Science ship returns to duty after midlife makeover

Thompson research ship

University of Washington oceanographer Ginger Armbrust boards the newly refurbished R/V Thomas G. Thompson at a university dock. (GeekWire Photo / Alan Boyle)

The University of Washington’s biggest research ship is getting loaded up with scientists, supplies and an underwater robot after an extensive multimillion-dollar makeover that’s designed to add 25 more years to its current quarter-century of operation.

And the crew of the 274-foot R/V Thomas G. Thompson can hardly wait to set sail.

“It’s been a long 18 months in the shipyard,” Brian Clampitt, one of the UW crew’s able-bodied seamen, told GeekWire today. “We’re looking forward to getting back to work.”

Clampitt and his mates never stopped working during the refit, most of which was done at Vigor Marine’s Seattle shipyard. But the crew’s duties on land can’t compare with getting back to the sea.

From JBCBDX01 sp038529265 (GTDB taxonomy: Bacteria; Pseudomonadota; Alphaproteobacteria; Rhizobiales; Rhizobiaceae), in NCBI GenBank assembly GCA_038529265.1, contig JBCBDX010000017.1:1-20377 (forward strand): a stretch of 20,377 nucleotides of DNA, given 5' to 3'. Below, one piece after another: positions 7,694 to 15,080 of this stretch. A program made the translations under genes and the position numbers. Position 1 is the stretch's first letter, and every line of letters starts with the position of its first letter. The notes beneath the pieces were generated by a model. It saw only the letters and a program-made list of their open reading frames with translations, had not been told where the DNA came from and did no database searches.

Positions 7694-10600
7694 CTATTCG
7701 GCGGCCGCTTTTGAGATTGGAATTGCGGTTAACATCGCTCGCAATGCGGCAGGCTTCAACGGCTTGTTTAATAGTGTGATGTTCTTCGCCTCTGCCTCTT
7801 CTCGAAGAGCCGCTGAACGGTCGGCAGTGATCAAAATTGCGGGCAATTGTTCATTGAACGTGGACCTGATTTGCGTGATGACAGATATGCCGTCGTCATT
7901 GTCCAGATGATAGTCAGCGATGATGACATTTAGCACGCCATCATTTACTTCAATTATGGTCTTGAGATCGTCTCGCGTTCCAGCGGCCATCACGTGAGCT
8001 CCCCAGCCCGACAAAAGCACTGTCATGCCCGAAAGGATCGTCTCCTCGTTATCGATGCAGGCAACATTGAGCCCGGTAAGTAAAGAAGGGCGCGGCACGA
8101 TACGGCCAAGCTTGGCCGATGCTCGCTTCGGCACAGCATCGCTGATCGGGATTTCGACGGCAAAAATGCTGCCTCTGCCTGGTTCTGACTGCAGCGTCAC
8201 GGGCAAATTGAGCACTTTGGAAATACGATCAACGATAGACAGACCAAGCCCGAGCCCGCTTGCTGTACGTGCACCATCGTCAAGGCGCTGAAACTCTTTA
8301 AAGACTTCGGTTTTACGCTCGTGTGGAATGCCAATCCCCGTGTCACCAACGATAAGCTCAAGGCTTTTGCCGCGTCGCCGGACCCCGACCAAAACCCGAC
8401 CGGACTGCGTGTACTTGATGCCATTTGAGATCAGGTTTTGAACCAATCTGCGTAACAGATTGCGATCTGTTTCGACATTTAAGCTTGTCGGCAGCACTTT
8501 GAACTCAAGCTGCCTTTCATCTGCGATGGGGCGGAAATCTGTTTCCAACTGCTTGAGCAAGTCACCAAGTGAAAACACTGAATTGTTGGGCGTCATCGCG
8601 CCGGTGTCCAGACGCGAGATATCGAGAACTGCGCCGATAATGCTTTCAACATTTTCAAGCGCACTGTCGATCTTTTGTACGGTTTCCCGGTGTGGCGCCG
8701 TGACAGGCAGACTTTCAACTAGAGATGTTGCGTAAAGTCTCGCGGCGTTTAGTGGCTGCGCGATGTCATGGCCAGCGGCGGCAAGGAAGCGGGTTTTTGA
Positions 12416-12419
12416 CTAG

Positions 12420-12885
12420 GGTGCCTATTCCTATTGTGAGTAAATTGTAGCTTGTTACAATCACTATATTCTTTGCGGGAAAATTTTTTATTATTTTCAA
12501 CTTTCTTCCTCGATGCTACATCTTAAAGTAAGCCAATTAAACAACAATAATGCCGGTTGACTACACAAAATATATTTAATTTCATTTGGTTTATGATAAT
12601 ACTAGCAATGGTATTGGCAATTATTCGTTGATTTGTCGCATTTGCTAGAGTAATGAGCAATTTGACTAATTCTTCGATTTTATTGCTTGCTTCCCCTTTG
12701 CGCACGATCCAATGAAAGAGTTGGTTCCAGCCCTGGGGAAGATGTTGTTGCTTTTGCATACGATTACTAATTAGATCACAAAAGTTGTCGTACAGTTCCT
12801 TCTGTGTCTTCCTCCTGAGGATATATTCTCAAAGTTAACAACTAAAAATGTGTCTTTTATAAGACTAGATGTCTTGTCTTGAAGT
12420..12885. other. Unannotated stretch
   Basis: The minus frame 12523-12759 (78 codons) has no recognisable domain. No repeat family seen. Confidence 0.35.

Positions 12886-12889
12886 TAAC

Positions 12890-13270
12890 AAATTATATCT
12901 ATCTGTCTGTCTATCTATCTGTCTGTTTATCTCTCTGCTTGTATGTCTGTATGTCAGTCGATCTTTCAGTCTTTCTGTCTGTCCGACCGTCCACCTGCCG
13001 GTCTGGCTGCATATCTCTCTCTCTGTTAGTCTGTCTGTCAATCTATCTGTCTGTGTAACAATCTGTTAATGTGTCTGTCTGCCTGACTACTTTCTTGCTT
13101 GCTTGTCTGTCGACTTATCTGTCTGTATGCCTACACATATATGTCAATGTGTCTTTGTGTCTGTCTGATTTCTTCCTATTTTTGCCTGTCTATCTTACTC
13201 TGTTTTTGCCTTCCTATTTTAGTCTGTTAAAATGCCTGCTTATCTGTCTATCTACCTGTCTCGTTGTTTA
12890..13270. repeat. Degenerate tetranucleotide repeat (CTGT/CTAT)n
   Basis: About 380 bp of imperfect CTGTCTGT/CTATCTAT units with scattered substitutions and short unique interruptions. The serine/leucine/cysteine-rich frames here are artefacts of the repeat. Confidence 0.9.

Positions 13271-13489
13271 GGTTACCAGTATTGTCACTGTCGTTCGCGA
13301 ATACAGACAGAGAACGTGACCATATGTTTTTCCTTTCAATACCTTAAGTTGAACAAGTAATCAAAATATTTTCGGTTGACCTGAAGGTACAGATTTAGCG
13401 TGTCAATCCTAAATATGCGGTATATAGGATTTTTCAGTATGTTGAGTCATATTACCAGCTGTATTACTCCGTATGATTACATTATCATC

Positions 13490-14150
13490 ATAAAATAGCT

“We’re a bunch of sailors. We’re dying to get underway,” said Jenny Nomura, one of the crew’s marine technicians.

Get the full story on GeekWire.

About Alan Boyle

Award-winning science writer, creator of Cosmic Log, author of "The Case for Pluto: How a Little Planet Made a Big Difference," president of the Council for the Advancement of Science Writing. Check out "About Alan Boyle" for more fun facts.
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